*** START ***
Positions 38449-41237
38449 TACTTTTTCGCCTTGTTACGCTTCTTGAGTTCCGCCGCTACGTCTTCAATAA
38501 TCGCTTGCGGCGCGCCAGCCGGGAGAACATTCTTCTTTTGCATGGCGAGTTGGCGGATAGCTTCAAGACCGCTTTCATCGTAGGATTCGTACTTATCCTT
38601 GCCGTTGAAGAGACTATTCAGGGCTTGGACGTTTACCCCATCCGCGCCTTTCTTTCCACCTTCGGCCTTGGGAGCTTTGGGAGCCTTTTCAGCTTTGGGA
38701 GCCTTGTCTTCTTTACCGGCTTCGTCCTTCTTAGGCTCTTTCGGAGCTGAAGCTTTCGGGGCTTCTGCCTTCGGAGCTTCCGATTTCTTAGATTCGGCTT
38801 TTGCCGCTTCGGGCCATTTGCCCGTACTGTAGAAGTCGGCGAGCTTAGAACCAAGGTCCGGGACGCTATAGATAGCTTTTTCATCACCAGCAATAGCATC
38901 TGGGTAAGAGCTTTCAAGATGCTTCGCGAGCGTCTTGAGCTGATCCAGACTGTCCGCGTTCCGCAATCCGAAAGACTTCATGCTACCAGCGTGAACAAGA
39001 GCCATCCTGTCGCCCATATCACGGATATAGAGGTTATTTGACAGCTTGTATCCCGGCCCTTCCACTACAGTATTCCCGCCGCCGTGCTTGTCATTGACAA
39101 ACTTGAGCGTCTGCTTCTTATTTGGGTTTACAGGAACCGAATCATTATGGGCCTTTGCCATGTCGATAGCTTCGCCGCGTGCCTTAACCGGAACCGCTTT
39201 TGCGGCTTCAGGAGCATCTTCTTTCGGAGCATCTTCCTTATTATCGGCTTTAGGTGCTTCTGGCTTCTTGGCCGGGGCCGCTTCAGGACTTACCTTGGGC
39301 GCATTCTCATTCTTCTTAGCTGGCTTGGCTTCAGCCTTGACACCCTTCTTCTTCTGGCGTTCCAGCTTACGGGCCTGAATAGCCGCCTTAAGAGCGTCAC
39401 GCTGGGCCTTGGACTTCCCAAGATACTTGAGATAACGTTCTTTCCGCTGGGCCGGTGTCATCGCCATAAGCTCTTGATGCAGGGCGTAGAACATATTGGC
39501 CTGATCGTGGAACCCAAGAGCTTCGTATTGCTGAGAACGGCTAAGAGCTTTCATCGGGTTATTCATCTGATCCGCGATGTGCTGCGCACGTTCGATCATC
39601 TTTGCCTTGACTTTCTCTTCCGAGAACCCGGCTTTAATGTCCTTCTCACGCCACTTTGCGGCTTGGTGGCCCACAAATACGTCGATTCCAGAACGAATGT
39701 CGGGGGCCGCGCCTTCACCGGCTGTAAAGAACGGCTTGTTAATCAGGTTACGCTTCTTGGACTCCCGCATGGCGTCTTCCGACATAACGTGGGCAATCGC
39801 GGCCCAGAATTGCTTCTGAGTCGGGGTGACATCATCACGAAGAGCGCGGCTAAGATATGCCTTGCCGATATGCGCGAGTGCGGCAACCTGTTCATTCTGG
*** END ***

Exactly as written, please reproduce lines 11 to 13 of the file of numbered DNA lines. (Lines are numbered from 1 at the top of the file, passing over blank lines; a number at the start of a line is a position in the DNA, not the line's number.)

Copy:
39301 GCATTCTCATTCTTCTTAGCTGGCTTGGCTTCAGCCTTGACACCCTTCTTCTTCTGGCGTTCCAGCTTACGGGCCTGAATAGCCGCCTTAAGAGCGTCAC
39401 GCTGGGCCTTGGACTTCCCAAGATACTTGAGATAACGTTCTTTCCGCTGGGCCGGTGTCATCGCCATAAGCTCTTGATGCAGGGCGTAGAACATATTGGC
39501 CTGATCGTGGAACCCAAGAGCTTCGTATTGCTGAGAACGGCTAAGAGCTTTCATCGGGTTATTCATCTGATCCGCGATGTGCTGCGCACGTTCGATCATC